The following blog was contributed by Adam P. Zoeller, a member of the theology department at Saint Xavier High School in Louisville, KY.
“I know your works (behold, I have left an
open door before you, which no one can
close.” (Revelation 3:8).
Sitting on the couch waiting past the curfew of your adolescent son and/or daughter is an experience filled with anxiety and anticipation along with fear and emotional exhaustion. However, when the vehicle pulls into the driveway, the feeling of being overjoyed that their child is home safely can supersede any negative emotion. This shared experience by parents is not the basis for the parable of the Prodigal Son, but there are some striking similarities. “So he got up and went back to his father. While he was still a long way off, his father caught sight of him, and was filled with compassion. He ran to his son, embraced him and kissed him.” (Luke 15:20-21).
The message behind this selected verse of the Lost Son story is the anticipation of and
excitement by which God rejoices when one of His children returns home. This parable of Jesus Christ from the Gospel of Luke is a summation of the entirety of salvation history (God’s actions and people’s responses), from the Fall to the Promise. The message is reinforced by the evangelist by including the parables of the Lost Coin (Luke 15:8-10) and Lost Sheep (Luke 15:1-7) in the same chapter. The unconditional charity displayed in these stories captures the infinite mercy of God while providing a model for parents as faithful leaders of their unique and respective domestic church.
The reckless behavior of the Prodigal Son does not fulfill his personal expectations of
happiness nor God’s desire for us. The story emphasizes the importance of healthy relationships which begin in the family. According to the Second Vatican Council’s Dogmatic Constitution on the Church: “The family is, so to speak, the domestic church.” (Lumen Gentium #11). The dynamics of the family have shifted and changed in our society, but the foundation of any family should be rooted in how we know, love, and serve God. Thus, the responsibility of parents is to maintain this standard in the family. What is the result of this standard? The answer is simple. The continual spiritual growth within the domestic church and the restoration of the relationships between families. This restoration can be seen in the witnesses of grace within families and communities, which in turn will provide a taste of God’s kingdom on earth.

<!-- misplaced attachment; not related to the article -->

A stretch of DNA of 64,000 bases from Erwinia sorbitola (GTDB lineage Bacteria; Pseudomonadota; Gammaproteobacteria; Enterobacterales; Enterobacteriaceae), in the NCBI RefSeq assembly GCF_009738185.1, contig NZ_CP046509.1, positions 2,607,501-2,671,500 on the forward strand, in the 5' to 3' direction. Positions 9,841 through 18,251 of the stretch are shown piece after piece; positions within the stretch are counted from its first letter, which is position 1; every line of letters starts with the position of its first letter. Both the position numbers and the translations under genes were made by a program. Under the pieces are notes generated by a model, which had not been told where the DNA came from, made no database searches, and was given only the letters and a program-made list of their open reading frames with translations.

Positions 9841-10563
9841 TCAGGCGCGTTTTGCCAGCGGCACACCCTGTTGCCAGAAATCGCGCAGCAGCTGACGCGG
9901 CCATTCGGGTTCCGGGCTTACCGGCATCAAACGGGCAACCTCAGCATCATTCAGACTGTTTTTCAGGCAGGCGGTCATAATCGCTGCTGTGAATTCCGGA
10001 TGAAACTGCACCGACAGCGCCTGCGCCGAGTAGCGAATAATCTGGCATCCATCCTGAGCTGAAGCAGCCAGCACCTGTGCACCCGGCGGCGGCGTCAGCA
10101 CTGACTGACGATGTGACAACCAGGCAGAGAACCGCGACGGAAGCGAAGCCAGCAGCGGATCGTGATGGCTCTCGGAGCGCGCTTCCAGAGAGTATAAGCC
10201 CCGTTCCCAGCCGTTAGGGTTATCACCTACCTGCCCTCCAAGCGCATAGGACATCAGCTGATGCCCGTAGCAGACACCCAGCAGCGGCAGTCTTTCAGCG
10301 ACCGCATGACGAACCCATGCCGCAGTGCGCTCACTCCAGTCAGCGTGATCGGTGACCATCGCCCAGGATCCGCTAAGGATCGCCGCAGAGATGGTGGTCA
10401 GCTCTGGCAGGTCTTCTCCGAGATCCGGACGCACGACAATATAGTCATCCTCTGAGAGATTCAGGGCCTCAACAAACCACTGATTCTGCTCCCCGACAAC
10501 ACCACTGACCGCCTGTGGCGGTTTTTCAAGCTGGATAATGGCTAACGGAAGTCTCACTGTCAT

- The New American Bible. (1991). New York, NY: Catholic Book Publishing Co.
- United States Conference of Catholic Bishops. (n.d.). Tools for Building a Domestic Church.
About the Author
Adam P. Zoeller is a member of the theology department at Saint Xavier High School in Louisville, KY. He has nearly two decades of experience in male adolescent education and formation; teaching in both Carmelite and Xaverian traditions. He earned his B.A. in religious studies and B.A. in clinical psychology from Spalding University (Louisville, KY) and his M.Ed. in educational leadership from the University of Cincinnati (Cincinnati, OH). He holds a Master’s Catechist Certification from the Archdiocese of Louisville. He has written blogs as well as presented workshops and webinars for the National Catholic Education Association (NCEA), been published by the Catholic Journal of Education (“Tolkien’s allegory: Using Peter Jackson’s vision of Fellowship to illuminate male adolescent Catholic education”), worked on educational materials for Revolution of the Heart: The Dorothy Day Story from Journey Films, and was an educational consultant for Ave Maria Press for their World Religions teachers manual.
Upcoming Projects: Adam is co-editor for Hollywood or History: An Inquiry-Based Strategy for Using Film to Teach World Religions (Information Age Publishing).
Adam lives in Kentucky with his wife and his three daughters. He can be reached at firstname.lastname@example.org.